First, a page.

Gibbard's 1981 paper "Two recent theories of conditionals" contains
a famous passage about a poker game on a riverboat.

Sly Pete and Mr. Stone are playing poker on a Mississippi
riverboat. It is now up to Pete to call or fold. My henchman Zack sees
Stone's hand, which is quite good, and signals its content to Pete. My
henchman Jack sees both hands, and sees that Pete's hand is rather
low, so that Stone's is the winning hand. At this point, the room is
cleared. A few minutes later, Zack slips me a note which says "If Pete
called, he won," and Jack slips me a note which says "If Pete called,
he lost." I know that these notes both come from my trusted henchmen,
but do not know which of them sent which note. I conclude that Pete
folded.

One puzzle raised by this scenario is that it seems perfectly
appropriate for Zack and Jack to assert the relevant conditionals, and
neither Zack nor Jack has any false information. So it seems that the
conditionals should both be true. But then we'd have to deny that 'if
p then q' and 'if p then not-q' are contrary.

I've been reading about objective consequentialism lately. It's
interesting how pervasive and natural the use of counterfactuals is in
this context: what an agent ought to do, people say, is whichever
available act *would* lead to the best outcome (if it *were*
chosen). Nobody thinks that an agent ought to choose whichever act
*will* lead to the best outcome (if it *is* chosen). The
reason is clear: the indicative conditional is information-relative,
but the 'ought' of objective consequentialism is not supposed to be
information-relative. (That's the point of *objective*
consequentialism.) The 'ought' of objective consequentialism is
supposed to take into account all facts, known and unknown. But while
it makes perfect sense to ask what *would* happen under condition
C given the totality of facts @, even if @ does not imply C, it
arguably makes no sense to ask what *will* happen under condition
C given @, if @ does not imply C.

It has often been pointed out that the probability of an indicative
conditional 'if A then B' seems to equal the corresponding conditional
probability P(B/A). Similarly, the probability of a subjunctive
conditional 'if A were the case then B would be the case' seems to
equal the corresponding subjunctive conditional probability
P(B//A). Trying to come up with a semantics of conditionals that
validates these equalities proves tricky. Nonetheless, people keep
trying, buying into all sorts of crazy ideas to make the equalities
come out true.

Dutch Book arguments are often used to justify various epistemic
norms – in particular, that credences should obey the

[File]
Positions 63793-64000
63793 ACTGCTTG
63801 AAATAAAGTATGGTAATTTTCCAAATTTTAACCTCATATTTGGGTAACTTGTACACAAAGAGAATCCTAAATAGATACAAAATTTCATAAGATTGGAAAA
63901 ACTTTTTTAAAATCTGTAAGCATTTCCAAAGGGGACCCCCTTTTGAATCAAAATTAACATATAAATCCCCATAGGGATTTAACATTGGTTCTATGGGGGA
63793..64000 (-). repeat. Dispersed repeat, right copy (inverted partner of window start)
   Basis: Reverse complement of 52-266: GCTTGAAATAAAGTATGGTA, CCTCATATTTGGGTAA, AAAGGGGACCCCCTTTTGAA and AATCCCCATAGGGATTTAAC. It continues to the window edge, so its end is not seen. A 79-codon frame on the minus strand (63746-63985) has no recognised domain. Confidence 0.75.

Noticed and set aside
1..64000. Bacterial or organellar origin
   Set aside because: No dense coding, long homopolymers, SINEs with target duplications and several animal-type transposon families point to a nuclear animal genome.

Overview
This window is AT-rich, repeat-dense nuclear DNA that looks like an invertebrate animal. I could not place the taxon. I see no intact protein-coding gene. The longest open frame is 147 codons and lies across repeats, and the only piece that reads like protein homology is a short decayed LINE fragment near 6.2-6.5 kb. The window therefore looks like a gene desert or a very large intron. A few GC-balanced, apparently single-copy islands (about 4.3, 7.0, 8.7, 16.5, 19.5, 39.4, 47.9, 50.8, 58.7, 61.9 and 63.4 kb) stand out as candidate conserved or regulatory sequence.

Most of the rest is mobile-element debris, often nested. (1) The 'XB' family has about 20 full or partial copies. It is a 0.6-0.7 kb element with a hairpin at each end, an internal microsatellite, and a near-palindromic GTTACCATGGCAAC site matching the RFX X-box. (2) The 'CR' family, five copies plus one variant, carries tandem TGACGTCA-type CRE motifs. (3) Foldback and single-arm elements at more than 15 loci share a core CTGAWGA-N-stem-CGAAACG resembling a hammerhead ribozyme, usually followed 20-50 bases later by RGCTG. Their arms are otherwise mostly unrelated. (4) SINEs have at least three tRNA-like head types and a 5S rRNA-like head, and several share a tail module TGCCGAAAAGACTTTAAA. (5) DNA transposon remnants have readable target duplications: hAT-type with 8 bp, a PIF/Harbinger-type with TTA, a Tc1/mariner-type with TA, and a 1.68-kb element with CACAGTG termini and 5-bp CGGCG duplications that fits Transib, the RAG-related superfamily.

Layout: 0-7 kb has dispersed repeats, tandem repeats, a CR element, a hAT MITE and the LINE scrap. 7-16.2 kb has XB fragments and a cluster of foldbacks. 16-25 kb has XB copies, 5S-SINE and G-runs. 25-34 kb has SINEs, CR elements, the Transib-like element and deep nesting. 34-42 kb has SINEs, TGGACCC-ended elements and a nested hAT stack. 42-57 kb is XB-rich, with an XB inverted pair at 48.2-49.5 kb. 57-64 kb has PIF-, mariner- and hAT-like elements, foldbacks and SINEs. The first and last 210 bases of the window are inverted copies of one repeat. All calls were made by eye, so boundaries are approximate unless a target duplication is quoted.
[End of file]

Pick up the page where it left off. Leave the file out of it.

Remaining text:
probability axioms and that they should evolve by
condionalization. Roughly speaking, the argument is that if someone
were to violate these norms, then they would be prepared to accept
bets which amount to a guaranteed loss, and that seems
irrational.

My paper "Imaginary
Foundations" has been accepted at Ergo (after rejections from
Phil Review, Mind, Phil Studies, PPR, Nous, AJP, and Phil
Imprint). The paper has been in the making since 2005, and I'm quite
fond of it.

According to the Principle of Indifference, alternative
propositions that are similar in a certain respect should be given
equal prior probability. The tricky part is to explain what should
count as similarity here.

Sometimes, when we say that someone can (or cannot, or must, or
must not) do P, we really mean that they can (cannot, must, must not)
do Q, where Q is logically stronger than P. By what linguistic
mechanism does this strengthening come about?

Why maximize expected utility? One supporting consideration that is
occasionally mentioned (although rarely spelled out or properly
discussed) is that maximizing expected utility tends to produce
desirable results in the long run. More specifically, the claim is
something like this:

According to realist structuralism, mathematics is the study of
structures. Structures are understood to be special kinds of complex
properties that can be instantiated by particulars together with
relations between these particulars. For example, the field of complex
numbers is assumed to be instantiated by any suitably large collection
of particulars in combination with four operations that satisfy certain
logical constraints. (The four operations correspond to addition,
subtraction, multiplication, and division.)

A might counterfactual is a statement of the form 'if so-and-so were
the case then such-and-such might be the case'. I used to think that
there are different kinds of might counterfactuals: that sometimes
the 'might' takes scope over the entire conditional, and other times
it does not.